Time may not have run out for Kirk Bloodsworth, who was wrongfully convicted of rape and murder and spent 9 years in prison, two of which he faced execution. DNA evidence exonerated him. But time is running out for "Bloodsworth: An Innocent Man," Gregory Bayne's documentary portrait of the man (pictured) and his story of criminal injustice: If the project doesn't raise another $3,000 on Kickstarter by 5pm today, it will lose the $22,000 it has already raised.
"I would like this film to be a standard bearer of what it's like to be a person who has been wrongfully convicted in the United States," says Bloodsworth. "The death penalty is an atrocious monster that eats people up indiscriminately."
It's been a strong year for documentaries taking issue with America's inadequate criminal justice system and the dangers of capital punishment.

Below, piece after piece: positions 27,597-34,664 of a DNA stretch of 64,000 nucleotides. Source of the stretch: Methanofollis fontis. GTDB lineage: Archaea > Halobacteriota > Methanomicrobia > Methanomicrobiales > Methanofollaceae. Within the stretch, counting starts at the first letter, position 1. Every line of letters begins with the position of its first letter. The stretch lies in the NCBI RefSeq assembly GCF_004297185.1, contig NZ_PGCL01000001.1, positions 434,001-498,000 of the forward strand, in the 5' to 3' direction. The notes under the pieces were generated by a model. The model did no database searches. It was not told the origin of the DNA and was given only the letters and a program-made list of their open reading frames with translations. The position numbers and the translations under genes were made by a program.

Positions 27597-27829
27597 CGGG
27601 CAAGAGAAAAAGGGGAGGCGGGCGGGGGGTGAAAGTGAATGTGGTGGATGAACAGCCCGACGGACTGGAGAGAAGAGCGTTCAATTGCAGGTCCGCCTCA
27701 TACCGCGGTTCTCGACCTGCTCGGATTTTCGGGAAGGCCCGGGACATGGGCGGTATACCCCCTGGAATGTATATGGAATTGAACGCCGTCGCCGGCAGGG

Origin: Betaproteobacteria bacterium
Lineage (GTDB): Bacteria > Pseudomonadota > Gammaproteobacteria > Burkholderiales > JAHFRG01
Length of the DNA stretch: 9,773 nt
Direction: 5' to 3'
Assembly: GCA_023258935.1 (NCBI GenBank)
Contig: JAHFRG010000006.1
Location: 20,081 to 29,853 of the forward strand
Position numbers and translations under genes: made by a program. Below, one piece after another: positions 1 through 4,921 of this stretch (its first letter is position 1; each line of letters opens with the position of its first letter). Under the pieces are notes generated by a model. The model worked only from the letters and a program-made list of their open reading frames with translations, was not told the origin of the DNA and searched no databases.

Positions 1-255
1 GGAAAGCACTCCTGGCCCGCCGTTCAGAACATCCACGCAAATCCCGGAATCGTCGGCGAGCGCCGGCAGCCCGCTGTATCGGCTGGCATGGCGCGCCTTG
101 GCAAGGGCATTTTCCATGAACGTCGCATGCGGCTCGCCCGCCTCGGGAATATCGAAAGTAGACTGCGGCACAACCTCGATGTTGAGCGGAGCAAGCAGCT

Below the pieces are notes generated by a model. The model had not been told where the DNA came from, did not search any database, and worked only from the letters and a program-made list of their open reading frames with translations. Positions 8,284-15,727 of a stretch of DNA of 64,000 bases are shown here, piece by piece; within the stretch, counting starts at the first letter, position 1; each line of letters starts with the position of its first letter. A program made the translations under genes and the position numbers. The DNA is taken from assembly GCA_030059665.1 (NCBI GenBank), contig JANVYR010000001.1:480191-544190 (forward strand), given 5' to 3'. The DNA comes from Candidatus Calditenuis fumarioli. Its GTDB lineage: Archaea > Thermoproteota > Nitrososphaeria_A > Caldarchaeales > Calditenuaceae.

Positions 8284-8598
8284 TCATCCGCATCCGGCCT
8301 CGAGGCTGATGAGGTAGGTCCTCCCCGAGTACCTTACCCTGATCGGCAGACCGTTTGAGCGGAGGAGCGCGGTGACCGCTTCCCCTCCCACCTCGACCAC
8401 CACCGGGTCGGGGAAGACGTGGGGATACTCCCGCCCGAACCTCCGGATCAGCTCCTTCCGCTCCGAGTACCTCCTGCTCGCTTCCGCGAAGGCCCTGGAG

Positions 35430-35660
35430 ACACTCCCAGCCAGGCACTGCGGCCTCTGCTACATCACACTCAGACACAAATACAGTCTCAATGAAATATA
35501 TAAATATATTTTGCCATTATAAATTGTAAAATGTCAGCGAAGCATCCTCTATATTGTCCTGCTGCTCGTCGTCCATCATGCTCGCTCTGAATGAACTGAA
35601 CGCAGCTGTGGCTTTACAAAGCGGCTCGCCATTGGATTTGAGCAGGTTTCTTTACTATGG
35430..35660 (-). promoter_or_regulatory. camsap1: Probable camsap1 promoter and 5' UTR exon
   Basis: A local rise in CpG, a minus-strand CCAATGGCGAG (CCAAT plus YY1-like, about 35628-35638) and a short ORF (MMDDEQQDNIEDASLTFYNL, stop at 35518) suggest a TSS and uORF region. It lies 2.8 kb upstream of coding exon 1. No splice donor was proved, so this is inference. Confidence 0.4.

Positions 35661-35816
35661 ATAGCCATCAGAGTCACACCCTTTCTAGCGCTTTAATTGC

There has been Joe Bailey, Jr. and Steve Mims's "Incendiary" which I've written about previously on this blog, as well as Werner Herzog's new film "Into the Abyss" and Joe Berlinger and Bruce Sinofsky's final "Paradise Lost" documentary, which eventually helped contribute to the vindication of Damien Echols from death row, who along with Jason Baldwin and Jessie Misskelley Jr.-- a.k.a. "the West Memphis Three" -- were wrongly convicted of murder.
And now comes word that Peter Jackson has also finished a doc on the West Memphis Three. “It is our hope that this film will help educate people about how badly the justice system can fail us all," Echols said in a press release. "But beyond that, we want to show that in the face of such horror, in the face of resounding grief and pain, you cannot give up. You must never give up.”
As Bloodsworth says in a video on the project's Kickstarter site: "Stand up for who you are and what you want."